and robotic systems that could also apply to
many activities in space. Personally, I loved
robots in space. They have taken me
as close as I’ll ever get to the surface of Mars. Like most of you, when I watched
the ’97 Martian Pathfinder poking its way around the
surface up against rocks and finding its way
against obstacles, I really had a sense of the
presence of human intelligence on the surface of Mars. Because while tools were
originally limited to enhancing human physical capabilities,
modern technology has really made it
possible to use tools to project human presence. Now, I wouldn’t talk about
robots competing with people in exploring space any more
than I would talk about robots competing with telescopes. Think about humanity’s most
distant physical explorer, which is Voyager 1,
which is now about, oh, 12 billion miles
away from the sun– a little over 12
light hours, which is about 0.03 of a percent of
the distance to Alpha Centauri. It’s been traveling a long
time, and it hasn’t even left our own heliosphere. And I don’t want to get
bogged down in the details of the geometry of the
universe, but in a sense, we can say that our
robotic probes have access to about roughly one part
in 10 to the 30th, maybe, of the volume of
the universe that’s accessible to our telescopes. So we can dream of sending
probes to the stars. But barring the realization of
some science fiction space warp technology, almost the
entire volume of the universe is going to have to be explored
with telescopes and not with robotic probes. Now, when we come inside
our own solar system, and we put telescopes
and other remote sensings in orbit around
celestial bodies– oh, no. So what do I do here? I’ll just push okay. I do my best to test all these
things out before we start, and then they hit me at the end. Okay, virtual memory is low. So it goes. In any case, so here we
are getting a nice look, much better than we
can get with telescopes around our own Earth. And of course, they give
us a much better view of the surfaces when
they’re in orbit. And if we have machines that
can actually land and manipulate objects on the surface
of another planet, this gives us tremendous
power to explore, much beyond just looking or even
taking in situ measurements. Good vision is essential,
but touch and maneuverability takes us into another dimension
of control over the environment being explored. In places where robots can get
to, they can do things that telescopes can’t. And there’s nothing so
complicated or controversial about this. In places that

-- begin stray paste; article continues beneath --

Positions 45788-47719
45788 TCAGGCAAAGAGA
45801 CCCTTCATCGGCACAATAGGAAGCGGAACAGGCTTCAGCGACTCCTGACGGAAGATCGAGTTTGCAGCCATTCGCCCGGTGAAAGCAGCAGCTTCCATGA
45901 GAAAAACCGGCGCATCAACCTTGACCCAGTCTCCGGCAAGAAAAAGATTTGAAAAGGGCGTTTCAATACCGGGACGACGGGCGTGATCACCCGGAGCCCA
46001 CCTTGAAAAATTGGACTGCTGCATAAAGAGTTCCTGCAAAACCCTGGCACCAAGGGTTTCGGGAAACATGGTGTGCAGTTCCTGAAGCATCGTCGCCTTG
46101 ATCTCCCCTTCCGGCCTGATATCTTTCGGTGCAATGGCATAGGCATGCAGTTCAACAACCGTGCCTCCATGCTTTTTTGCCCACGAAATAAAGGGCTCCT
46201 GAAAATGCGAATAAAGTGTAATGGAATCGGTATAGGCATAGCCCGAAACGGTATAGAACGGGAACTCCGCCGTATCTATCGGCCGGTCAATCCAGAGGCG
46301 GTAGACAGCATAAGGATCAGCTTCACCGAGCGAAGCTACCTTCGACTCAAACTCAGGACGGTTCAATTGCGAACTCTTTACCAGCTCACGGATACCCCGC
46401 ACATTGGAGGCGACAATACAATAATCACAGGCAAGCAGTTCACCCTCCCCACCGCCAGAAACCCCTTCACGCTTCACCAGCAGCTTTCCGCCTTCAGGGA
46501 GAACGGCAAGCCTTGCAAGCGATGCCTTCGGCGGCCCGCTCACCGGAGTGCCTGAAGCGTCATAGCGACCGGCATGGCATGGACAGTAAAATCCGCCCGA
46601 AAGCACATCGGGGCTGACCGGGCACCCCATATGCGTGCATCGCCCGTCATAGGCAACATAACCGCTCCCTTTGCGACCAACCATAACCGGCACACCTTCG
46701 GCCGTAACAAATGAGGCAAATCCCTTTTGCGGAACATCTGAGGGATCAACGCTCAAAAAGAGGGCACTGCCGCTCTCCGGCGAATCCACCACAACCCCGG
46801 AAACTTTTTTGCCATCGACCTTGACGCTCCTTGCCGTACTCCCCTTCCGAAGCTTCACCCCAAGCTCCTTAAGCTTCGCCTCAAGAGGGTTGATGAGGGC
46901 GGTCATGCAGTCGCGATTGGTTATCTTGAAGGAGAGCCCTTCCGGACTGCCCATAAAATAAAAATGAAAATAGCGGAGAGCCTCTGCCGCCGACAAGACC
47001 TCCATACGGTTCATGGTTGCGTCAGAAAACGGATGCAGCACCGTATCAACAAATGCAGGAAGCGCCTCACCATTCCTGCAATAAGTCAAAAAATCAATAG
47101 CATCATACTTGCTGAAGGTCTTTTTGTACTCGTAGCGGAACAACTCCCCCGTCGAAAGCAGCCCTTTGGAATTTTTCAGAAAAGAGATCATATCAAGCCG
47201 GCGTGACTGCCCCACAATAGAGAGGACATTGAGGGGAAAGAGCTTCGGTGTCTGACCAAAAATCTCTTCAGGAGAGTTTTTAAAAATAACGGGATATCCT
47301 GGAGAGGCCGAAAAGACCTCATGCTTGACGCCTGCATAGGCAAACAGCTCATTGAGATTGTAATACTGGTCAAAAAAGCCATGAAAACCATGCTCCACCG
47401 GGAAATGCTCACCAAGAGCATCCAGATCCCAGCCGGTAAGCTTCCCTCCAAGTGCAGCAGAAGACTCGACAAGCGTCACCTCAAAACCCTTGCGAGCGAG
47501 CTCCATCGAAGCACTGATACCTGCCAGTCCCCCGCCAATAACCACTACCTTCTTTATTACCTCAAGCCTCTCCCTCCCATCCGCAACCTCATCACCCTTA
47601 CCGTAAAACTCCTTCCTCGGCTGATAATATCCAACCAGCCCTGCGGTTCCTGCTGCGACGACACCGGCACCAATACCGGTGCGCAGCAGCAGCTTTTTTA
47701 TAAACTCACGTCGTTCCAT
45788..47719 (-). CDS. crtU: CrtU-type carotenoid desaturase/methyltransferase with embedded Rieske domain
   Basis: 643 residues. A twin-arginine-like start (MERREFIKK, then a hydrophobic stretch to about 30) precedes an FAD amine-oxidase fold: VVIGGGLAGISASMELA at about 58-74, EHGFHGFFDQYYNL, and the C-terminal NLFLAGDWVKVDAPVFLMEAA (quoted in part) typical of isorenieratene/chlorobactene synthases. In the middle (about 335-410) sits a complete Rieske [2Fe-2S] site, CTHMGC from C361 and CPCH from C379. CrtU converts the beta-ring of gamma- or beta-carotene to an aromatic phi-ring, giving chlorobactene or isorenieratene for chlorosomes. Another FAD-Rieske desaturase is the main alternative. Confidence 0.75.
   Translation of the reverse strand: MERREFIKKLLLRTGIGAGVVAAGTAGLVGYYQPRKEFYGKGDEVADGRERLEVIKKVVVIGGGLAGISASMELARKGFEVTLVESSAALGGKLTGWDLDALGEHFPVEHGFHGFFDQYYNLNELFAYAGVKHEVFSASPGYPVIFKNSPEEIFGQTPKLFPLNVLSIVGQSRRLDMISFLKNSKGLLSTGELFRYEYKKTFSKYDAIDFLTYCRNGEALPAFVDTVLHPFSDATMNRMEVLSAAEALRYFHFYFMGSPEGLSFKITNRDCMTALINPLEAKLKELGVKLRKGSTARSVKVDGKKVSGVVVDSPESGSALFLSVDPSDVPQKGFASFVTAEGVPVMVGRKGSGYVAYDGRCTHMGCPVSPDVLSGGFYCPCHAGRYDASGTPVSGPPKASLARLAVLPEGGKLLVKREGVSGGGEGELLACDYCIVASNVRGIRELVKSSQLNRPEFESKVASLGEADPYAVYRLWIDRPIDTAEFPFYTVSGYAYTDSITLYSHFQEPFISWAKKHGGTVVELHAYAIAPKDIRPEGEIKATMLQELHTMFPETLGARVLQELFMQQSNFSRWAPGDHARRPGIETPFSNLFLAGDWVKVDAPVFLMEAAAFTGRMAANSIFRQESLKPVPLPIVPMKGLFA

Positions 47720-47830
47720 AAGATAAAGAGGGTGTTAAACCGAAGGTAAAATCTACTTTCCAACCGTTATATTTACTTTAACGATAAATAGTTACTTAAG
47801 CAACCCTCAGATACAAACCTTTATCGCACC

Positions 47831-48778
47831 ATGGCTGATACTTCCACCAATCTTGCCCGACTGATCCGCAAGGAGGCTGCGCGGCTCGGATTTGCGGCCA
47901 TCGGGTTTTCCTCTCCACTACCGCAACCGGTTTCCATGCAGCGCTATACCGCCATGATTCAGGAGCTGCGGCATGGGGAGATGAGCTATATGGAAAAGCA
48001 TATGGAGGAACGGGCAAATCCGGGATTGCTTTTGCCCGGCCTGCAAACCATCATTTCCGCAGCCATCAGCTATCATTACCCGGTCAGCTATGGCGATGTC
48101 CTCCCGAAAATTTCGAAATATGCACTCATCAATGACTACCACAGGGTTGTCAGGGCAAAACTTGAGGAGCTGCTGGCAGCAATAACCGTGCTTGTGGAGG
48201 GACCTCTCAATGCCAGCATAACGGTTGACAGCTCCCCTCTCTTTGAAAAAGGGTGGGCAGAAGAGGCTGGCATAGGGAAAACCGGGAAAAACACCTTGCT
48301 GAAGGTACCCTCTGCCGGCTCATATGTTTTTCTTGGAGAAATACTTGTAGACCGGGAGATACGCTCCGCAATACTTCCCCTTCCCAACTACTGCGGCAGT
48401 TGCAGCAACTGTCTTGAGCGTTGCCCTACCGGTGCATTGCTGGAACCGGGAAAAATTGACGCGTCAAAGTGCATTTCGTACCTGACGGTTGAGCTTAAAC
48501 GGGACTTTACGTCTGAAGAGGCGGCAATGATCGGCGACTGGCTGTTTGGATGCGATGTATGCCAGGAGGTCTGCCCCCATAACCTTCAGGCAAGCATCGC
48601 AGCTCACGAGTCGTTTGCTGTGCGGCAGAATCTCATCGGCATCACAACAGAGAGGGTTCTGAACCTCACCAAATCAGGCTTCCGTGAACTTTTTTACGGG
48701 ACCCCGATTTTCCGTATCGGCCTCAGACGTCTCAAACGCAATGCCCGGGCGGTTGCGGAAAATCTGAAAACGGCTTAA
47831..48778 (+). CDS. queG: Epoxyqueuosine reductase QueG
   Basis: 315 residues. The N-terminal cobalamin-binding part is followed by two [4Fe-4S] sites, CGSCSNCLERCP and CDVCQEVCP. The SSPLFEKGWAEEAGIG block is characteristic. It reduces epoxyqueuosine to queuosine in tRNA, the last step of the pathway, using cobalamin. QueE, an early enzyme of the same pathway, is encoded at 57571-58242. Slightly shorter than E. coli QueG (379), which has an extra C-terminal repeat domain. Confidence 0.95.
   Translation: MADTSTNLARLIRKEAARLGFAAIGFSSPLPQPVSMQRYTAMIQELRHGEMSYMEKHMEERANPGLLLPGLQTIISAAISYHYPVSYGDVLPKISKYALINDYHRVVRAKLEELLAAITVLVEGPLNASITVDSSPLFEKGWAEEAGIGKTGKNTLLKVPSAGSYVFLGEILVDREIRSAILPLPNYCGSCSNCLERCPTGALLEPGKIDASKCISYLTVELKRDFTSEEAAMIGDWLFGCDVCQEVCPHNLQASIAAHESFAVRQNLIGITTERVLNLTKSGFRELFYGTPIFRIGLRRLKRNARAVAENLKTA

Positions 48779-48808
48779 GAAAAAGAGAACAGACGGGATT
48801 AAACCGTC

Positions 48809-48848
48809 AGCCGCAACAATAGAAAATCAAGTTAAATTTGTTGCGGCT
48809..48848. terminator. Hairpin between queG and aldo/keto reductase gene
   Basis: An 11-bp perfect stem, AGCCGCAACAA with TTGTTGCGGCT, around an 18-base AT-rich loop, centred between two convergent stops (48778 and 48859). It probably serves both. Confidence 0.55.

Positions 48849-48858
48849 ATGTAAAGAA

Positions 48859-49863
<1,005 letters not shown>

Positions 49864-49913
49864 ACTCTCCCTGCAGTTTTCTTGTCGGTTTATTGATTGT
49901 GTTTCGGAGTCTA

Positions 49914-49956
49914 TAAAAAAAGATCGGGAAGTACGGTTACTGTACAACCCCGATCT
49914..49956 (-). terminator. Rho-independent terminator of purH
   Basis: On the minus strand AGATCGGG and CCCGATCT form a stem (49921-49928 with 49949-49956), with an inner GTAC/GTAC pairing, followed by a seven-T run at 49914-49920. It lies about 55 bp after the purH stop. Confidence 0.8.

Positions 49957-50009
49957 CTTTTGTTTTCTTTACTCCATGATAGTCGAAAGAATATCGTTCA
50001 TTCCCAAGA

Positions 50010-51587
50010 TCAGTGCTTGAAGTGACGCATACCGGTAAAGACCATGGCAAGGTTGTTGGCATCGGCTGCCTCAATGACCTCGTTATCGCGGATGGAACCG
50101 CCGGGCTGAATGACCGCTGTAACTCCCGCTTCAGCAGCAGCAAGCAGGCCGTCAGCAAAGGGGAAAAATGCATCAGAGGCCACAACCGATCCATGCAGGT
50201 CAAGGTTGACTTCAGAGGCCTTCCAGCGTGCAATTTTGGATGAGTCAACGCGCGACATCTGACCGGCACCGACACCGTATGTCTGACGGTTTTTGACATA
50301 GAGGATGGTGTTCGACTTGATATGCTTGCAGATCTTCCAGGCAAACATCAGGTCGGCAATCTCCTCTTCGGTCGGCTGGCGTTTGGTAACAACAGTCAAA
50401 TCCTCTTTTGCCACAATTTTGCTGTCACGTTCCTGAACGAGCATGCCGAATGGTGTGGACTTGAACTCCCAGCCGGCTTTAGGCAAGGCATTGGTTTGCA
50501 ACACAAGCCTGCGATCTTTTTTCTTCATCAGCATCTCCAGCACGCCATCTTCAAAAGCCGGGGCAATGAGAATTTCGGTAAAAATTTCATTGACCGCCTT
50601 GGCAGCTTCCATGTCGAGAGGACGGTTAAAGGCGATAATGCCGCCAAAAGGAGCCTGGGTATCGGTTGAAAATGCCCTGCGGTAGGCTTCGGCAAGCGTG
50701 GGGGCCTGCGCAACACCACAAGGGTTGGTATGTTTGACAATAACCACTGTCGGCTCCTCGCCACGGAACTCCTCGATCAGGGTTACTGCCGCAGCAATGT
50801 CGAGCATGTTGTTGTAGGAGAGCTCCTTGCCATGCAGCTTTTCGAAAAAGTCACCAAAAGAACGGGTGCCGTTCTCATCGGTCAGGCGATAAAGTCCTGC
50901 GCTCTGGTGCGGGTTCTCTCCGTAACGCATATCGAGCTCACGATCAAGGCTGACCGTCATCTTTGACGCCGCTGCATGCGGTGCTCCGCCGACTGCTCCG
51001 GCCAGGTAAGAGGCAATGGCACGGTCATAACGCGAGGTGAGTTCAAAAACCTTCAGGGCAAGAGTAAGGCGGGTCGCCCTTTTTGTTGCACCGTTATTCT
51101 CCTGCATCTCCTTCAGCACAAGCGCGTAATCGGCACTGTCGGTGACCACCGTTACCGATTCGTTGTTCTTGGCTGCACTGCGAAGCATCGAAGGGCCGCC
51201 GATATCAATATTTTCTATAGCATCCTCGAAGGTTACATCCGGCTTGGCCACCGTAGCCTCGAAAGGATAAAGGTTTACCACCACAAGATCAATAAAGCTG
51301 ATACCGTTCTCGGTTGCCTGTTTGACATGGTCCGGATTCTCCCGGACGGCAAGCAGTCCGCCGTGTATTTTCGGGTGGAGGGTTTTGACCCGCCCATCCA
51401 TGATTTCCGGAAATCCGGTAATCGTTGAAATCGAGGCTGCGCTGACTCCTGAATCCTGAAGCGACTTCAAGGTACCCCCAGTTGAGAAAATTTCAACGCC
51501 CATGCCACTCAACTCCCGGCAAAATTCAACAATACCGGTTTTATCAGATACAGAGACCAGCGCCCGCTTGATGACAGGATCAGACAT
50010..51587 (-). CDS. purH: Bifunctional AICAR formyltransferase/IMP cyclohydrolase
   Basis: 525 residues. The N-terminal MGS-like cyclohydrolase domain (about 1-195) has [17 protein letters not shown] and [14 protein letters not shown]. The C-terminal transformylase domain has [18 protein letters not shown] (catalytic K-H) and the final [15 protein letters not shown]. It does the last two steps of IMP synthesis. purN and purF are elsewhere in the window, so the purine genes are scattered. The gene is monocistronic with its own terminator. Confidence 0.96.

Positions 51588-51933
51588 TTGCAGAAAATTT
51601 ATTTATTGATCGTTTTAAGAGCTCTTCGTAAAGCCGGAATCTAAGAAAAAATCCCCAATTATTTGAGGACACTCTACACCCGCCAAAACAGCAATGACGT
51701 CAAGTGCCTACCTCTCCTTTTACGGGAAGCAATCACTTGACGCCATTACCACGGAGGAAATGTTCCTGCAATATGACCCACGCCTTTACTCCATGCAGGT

people can get to, we can do things
that robots can’t do. It’s just that it’s a lot harder
and riskier, and generally, a lot more expensive to
send people than robots, just as it’s harder,
riskier, and more expensive to send robots than to
look through a telescope. There’s really very
little area of overlap. The farthest away from home that
human beings have ever explored is the moon, which
is less than a half a million kilometers away. And we didn’t stay very long. And even when we get to Mars
someday, which we will– I won’t say when, but we will– but even when we get
there, human beings will still have reached
only a tiny fraction of the domain which is
already accessible today to our robotic probes, just
as our robots have only reached a fraction of the domain
explored by our telescopes. And that’s what I really meant
when I said at the beginning that most space
exploration has been and always will be done by
machines, meaning telescopes, satellites, probes, and robots. But where people
have gone, we’ve done things that
machines could not do. And we’ve experienced these
environments as human beings. And we can discuss
the flexibilities that humans bring to carrying
out scientific experiments in space. It’s important. But we also need to
remember that there are other types of knowledge
besides scientific. And human presence can
make a big difference in communicating the
experiences of new environments in ways that go beyond science. Think about the
Earth’s polar regions, the land of the midnight
sun and of the Aurora, which we see here from space. These are areas of intense
exploration and research activities. Now, I’ve never been
to Alaska or the Yukon. Probably few of us in this
room have ever been there. But I suspect that
every one of us has an idea of what these
arctic regions are like. And I wonder how much of
our general perception of, what’s it like to
be in the Arctic, comes from scientific journals. And how much comes from Jack
London’s famous short story, To Light a Fire? Because exploration
goes beyond science. People realize